Climate change is associated with the male female ratios of fetal deaths and newborn infants in Japan

Japan’s recent temperature fluctuation seems to be linked to a lower male:female ratio of newborns, partly via increased male fetal deaths, suggesting vulnerability ofmale concepti to external stresses, including climate changes.

Like Comment


Misao Fukuda, MD, Kiyomi Fukuda, M.D., Takashi Shimizu, M.D. Ph.D., Miho Nobunaga, M.D. Ph.D., Linn S Mamsen, M.Sc., Claus Yding Andersen, M.Sc., D.M.Sc.

Volume 102, Issue 5, Pages 1364–1370.e2



To evaluate whether climate change is associated with male:female ratios (sex ratios) of fetal deaths and births in Japan.


A population-based cohort study.


Not applicable.


Newborn infants and fetuses spontaneously aborted after 12 weeks of gestation.



Main Outcome Measure(s):

Yearly sex ratios of fetal deaths and newborn infants and monthly fetal death rates and sex ratios of newborn infants.


A statistically significant positive association was found between yearly temperature differences and sex ratios of fetal deaths; a statistically significant negative association was found between temperature differences and sex ratios of newborn infants from 1968 to 2012, and between sex ratios of births and of fetal deaths. The sex ratios of fetal deaths have been increasing steadily along with temperature differences, whereas the sex ratios of newborn infants have been decreasing since the 1970s. Two climate extremes, a very hot summer in 2010 and a very cold winter in January 2011, showed not only statistically significant declines in sex ratios of newborn infants 9 months later in June 2011 and October 2011 but also statistically significant increases of fetal death rates immediately, in September 2010 and January 2011.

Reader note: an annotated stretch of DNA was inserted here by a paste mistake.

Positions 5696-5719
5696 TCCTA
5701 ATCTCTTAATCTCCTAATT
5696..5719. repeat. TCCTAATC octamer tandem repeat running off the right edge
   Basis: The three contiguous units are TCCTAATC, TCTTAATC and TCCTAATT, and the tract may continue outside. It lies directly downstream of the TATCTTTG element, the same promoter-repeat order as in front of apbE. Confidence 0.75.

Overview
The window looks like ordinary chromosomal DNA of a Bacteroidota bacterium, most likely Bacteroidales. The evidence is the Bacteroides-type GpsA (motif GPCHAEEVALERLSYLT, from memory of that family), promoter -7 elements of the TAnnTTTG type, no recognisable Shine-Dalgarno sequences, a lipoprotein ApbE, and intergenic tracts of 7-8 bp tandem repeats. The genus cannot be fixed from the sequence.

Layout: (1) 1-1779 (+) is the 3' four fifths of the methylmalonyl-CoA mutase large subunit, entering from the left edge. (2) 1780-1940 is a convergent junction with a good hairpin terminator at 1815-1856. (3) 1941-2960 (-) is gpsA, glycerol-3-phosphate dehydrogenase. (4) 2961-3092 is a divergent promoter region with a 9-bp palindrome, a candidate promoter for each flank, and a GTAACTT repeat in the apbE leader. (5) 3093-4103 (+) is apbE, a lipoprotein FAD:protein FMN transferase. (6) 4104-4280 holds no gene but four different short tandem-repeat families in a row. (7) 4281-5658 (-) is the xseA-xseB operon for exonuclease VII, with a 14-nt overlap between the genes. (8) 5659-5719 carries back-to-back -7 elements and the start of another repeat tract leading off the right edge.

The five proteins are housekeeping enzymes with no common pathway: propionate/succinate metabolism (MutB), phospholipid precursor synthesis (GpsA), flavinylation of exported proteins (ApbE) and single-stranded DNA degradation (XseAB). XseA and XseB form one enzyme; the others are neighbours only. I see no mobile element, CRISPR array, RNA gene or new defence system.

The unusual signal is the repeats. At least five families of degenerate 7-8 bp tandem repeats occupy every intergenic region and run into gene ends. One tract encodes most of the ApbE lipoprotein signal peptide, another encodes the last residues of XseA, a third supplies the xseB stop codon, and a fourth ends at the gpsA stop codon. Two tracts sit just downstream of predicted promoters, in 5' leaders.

The recent temperature fluctuations in Japan seem to be linked to a lower male:female sex ratio of newborn infants, partly via increased male fetal deaths. Male concepti seem to be especially vulnerable to external stress factors, including climate changes.

Read the full text at:

Fertility and Sterility

Editorial Office, American Society for Reproductive Medicine

Fertility and Sterility® is an international journal for obstetricians, gynecologists, reproductive endocrinologists, urologists, basic scientists and others who treat and investigate problems of infertility and human reproductive disorders. The journal publishes juried original scientific articles in clinical and laboratory research relevant to reproductive endocrinology, urology, andrology, physiology, immunology, genetics, contraception, and menopause. Fertility and Sterility® encourages and supports meaningful basic and clinical research, and facilitates and promotes excellence in professional education, in the field of reproductive medicine.